It seems like wherever there was LA crime, Harry Raymond was there. He made enemies. He crossed double crossers. He ended up as the victim of a heinous crime and survived, to be case in the unlikely role of vice crusader.
Olive Day was the madam involved in the 1931 prostitution ring newspapers called the Love Mart/Love Market/Love Bazaar/Girl Bazaar. Like others before her and those still to come, the story played out the same way: lurid headlines, young girl victims’ parades for the photographers, a little black book containing the names of wealthy and/or famous men clients said to be shaking in their boots for fear of exposure (which never came), the madam is left holding the bag while the underworld bosses behind the operation are not charged (or even named) and simply start again with a fresh madam and new girls once the public outcry dies down.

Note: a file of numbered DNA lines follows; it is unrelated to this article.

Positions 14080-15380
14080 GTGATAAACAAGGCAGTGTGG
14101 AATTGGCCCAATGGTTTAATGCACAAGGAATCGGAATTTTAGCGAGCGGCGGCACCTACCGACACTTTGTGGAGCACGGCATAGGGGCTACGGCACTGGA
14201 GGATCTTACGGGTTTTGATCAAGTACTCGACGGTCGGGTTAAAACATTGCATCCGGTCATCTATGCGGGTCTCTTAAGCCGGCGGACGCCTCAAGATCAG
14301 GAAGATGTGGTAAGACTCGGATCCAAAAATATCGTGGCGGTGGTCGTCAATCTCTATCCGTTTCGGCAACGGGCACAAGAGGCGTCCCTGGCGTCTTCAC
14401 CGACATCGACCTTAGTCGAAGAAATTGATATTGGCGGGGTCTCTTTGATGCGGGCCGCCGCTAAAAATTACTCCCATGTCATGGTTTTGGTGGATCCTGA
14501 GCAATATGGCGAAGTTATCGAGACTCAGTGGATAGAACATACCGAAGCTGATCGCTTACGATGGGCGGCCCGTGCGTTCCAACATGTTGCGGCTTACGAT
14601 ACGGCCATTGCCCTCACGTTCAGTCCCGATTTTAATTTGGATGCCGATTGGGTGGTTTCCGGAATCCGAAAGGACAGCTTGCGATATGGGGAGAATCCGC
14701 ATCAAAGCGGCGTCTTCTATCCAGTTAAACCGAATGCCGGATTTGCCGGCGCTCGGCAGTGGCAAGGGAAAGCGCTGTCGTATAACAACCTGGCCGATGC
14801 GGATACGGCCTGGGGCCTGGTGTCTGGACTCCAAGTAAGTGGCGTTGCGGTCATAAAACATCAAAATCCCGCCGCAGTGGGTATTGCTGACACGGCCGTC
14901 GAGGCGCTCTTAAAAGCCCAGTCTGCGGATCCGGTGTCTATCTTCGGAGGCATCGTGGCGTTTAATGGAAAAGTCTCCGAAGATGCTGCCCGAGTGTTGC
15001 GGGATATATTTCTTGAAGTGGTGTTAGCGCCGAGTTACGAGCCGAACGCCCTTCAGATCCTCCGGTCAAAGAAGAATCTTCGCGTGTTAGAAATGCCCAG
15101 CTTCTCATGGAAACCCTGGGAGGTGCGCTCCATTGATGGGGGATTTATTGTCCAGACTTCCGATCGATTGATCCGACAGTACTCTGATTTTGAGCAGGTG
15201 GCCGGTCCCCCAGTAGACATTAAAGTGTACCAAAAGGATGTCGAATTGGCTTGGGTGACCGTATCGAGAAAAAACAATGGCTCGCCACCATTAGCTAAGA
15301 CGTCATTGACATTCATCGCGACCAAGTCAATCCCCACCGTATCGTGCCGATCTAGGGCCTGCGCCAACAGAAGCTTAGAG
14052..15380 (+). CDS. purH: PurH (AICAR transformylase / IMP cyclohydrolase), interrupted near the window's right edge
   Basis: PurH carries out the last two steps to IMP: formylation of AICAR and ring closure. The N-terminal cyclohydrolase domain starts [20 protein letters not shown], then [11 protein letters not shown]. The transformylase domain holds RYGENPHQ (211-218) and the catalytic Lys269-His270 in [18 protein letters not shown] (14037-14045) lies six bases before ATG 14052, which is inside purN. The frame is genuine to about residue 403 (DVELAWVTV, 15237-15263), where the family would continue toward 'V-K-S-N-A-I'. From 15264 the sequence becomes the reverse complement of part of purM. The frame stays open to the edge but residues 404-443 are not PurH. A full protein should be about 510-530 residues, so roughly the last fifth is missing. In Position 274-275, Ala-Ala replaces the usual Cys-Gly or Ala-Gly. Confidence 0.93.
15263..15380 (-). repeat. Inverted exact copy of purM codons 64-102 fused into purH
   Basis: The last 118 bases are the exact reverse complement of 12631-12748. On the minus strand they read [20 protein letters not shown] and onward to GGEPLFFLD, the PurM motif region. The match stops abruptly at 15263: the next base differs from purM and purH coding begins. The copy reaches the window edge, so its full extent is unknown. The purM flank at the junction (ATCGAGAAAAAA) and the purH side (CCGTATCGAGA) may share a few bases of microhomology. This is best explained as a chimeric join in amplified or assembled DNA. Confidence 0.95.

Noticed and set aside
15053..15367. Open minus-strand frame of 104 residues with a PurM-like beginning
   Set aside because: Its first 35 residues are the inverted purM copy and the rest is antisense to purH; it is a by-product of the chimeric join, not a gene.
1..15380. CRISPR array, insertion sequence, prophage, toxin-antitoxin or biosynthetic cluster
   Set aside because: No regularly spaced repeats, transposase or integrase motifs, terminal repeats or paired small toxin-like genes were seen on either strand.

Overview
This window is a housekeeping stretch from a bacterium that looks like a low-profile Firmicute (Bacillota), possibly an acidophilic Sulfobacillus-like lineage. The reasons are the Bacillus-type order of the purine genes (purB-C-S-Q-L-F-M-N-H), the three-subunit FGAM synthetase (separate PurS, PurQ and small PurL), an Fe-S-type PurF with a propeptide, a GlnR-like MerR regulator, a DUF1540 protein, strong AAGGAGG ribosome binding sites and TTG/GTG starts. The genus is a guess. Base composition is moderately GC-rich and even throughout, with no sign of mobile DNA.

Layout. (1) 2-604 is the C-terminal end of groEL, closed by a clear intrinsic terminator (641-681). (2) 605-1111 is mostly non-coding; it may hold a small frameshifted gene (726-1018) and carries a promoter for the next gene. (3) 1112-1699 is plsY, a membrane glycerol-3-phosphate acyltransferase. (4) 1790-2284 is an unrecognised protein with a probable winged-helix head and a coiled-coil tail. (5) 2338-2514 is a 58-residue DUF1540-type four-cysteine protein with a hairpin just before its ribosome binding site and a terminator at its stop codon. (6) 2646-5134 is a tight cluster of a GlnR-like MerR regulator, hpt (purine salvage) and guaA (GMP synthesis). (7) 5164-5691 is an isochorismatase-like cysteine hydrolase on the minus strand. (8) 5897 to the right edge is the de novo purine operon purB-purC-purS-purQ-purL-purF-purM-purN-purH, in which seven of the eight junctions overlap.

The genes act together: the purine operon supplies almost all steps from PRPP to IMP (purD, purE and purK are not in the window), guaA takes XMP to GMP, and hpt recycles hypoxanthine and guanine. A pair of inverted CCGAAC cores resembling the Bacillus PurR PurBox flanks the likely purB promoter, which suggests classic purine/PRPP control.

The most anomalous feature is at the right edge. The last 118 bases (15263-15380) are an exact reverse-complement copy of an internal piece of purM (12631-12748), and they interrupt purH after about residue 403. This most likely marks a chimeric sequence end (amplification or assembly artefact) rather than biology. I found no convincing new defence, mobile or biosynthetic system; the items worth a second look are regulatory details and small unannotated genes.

On March 14, 1928, Christine Collins went to police headquarters on West First Street to report that her 9-year-old son Walter had been missing for four days. Collins told Captain Joseph J. Jones, head of the juvenile division, that she believed Walter had been kidnapped by enemies of her husband- also named Walter- who was then doing time in prison.